Wireless

The FCC proposed that in the wake of natural and man-made widespread disasters, wireless carriers must publicly disclose the percentage of cell sites which remain operational.
The United Nations? International Telecommunications Union issued a new report on broadband worldwide. Unfortunately, it determines that the U.S. ranks 24th in percentage of residents who use the Internet.
According to the latest Pew research on the subject, 91 percent of Americans own a cell phone and nearly two-thirds of them use those phones to go online ? a seven percent jump since the same time in 2012.
Subscribers to small regional wireless companies often have a problem. Their carriers build networks in those regions, but rely on agreements with national companies to provide access to their customers when they travel outside the region.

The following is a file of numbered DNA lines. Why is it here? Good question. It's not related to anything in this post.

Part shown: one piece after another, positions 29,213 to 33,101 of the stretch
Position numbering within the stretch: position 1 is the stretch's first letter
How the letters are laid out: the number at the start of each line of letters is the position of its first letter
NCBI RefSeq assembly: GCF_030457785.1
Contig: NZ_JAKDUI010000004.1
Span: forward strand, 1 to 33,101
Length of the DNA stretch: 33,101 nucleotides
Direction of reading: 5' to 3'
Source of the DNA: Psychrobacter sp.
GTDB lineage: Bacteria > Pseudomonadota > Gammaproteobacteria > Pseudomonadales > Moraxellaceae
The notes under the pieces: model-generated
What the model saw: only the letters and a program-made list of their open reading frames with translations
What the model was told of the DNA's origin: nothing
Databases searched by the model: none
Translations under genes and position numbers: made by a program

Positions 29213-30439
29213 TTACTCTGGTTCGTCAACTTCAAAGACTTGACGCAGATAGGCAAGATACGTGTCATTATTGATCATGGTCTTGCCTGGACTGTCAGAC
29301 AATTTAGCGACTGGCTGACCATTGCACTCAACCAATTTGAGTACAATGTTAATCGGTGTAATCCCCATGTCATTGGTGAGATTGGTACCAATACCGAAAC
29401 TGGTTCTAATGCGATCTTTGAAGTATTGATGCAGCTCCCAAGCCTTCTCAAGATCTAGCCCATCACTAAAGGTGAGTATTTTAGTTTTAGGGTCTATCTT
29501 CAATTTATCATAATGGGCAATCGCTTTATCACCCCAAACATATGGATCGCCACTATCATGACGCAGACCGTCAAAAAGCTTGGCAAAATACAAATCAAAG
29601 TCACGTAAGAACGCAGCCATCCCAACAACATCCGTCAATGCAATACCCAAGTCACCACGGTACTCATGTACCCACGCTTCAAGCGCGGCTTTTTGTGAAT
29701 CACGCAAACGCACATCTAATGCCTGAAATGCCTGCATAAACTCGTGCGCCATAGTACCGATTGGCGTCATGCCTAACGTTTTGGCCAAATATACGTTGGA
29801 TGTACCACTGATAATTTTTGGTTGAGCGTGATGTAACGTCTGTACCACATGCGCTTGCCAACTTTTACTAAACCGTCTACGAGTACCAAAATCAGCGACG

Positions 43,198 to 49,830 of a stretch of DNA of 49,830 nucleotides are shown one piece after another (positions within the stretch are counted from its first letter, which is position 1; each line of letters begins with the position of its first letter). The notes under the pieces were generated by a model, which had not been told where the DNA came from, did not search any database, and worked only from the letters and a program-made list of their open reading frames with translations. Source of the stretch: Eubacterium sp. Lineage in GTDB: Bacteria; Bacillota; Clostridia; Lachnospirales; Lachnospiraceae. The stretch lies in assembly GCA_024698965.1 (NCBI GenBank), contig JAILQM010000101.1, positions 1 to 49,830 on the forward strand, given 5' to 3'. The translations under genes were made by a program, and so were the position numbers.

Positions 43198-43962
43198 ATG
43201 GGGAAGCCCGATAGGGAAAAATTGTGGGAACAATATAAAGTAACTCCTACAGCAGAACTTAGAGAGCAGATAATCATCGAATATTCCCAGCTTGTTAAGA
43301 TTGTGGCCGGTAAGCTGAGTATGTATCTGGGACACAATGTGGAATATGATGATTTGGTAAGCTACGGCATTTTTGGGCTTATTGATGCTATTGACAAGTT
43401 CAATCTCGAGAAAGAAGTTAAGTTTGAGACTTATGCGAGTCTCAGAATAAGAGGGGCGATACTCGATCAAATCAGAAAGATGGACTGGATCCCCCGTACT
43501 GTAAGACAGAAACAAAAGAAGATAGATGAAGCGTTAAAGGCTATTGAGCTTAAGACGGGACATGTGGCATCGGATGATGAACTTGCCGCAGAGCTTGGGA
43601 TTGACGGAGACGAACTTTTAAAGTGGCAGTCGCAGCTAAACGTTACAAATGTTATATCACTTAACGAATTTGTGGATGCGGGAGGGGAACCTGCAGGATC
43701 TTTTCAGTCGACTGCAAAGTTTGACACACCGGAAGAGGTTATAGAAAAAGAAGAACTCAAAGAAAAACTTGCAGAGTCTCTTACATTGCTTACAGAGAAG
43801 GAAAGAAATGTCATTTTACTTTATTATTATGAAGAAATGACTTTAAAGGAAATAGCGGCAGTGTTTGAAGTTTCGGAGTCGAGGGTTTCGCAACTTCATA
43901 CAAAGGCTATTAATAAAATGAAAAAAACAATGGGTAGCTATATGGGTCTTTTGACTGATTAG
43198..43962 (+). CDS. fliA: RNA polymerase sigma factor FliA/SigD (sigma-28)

British-based Vodafone is selling out its 45 percent share of Verizon Wireless to Verizon for $130 billion.
When NY's Public Service Commission held a hearing on Verizon, Fire Island residents gave them an earful.
Cell phone tower work is low-paid, dangerous and non-union. The death and injury toll continues to climb.
Fire Island, NY residents told Verizon that the company's plan to ditch landlines leaves them with a ?lack of reliable, affordable broadband service."
The FCC will not grant automatic approval to Verizon's request to drop landlines in areas damaged by Hurricane Sandy.
Researchers found that in five critical California areas, 911 emergency calls failed to contain embedded locations.